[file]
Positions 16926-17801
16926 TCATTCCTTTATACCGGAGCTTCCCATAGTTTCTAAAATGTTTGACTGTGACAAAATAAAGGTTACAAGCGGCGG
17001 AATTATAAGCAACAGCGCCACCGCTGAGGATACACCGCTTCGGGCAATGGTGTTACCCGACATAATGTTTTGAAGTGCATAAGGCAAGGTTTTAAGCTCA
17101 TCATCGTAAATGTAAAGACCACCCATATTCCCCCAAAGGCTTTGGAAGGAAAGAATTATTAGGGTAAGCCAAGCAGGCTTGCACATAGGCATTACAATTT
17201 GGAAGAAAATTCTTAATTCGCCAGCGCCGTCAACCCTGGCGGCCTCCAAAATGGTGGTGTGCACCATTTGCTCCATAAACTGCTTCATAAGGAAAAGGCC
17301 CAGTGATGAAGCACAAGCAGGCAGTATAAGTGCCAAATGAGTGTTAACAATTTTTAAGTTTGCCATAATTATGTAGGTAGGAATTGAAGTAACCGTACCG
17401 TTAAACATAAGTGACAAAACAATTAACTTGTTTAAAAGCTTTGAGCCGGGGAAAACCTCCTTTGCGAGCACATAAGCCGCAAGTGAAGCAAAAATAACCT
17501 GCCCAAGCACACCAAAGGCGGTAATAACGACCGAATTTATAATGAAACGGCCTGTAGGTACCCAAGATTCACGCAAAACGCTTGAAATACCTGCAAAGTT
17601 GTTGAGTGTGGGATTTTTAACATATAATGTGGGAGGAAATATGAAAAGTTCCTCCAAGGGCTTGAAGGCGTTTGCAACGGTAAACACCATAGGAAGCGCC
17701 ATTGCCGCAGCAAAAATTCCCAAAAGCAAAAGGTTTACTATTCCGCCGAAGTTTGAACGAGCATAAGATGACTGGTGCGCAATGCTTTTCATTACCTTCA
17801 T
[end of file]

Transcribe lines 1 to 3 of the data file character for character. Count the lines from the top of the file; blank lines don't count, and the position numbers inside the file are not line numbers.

Positions 16926-17801
16926 TCATTCCTTTATACCGGAGCTTCCCATAGTTTCTAAAATGTTTGACTGTGACAAAATAAAGGTTACAAGCGGCGG
17001 AATTATAAGCAACAGCGCCACCGCTGAGGATACACCGCTTCGGGCAATGGTGTTACCCGACATAATGTTTTGAAGTGCATAAGGCAAGGTTTTAAGCTCA